KANSAS CITY, Mo. — A local man who'd essentially been trapped in his home received a new beginning thanks to a community's generosity.
Arthur Buford's plight surfaced last month. He needed a new wheelchair ramp to be able to get out of his home.
Buford, 68, is wheelchair-bound and blind in his right eye. The wheelchair ramp in front of his house was too deteriorated to use, so he reached out to State Representative Brandon Ellington.
"It was warped and kind of threw me around," Buford said.
Within minutes, the organization The Whole Person responded.
"We got together, we came out, we looked at the situation and accessed it and determined that the existing ramp that he was using was not safe, not to code it needed to be torn down and rebuilt,” said Ron Bibbs, an American with Disabilities Act home modification coordinator for The Whole Person.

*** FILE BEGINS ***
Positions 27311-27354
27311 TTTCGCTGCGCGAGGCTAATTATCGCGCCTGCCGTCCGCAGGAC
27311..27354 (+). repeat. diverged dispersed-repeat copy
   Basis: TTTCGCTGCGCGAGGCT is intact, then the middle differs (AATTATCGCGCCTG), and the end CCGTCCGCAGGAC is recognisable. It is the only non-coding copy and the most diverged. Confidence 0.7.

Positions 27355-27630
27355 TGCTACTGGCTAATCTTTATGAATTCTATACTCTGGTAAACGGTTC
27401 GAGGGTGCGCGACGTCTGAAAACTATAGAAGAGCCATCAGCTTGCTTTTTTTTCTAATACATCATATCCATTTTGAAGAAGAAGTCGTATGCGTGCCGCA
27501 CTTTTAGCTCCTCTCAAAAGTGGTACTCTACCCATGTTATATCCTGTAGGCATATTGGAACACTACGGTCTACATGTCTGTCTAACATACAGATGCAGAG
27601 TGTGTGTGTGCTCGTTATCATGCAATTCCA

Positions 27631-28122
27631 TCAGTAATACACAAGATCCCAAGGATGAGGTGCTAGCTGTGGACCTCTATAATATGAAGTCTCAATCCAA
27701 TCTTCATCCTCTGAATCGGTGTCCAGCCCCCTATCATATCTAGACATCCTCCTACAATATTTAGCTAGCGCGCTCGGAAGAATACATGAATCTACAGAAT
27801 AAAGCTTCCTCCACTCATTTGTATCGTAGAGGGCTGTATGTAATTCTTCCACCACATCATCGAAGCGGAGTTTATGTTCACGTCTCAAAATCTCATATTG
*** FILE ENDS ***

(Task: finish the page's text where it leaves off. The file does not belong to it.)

Representatives from The Whole Person along with volunteers from I Am My Brother’s Keeper and Hope Builders Home Repair came out to Buford’s house Saturday and constructed a new wheelchair ramp with help from a donation from the Home Depot.
As they worked, Buford could see his life changing forever.
“He's expressed to me, joy to sum it up in one word," Bibb said, "because up until this point he's been basically a prisoner in his own home."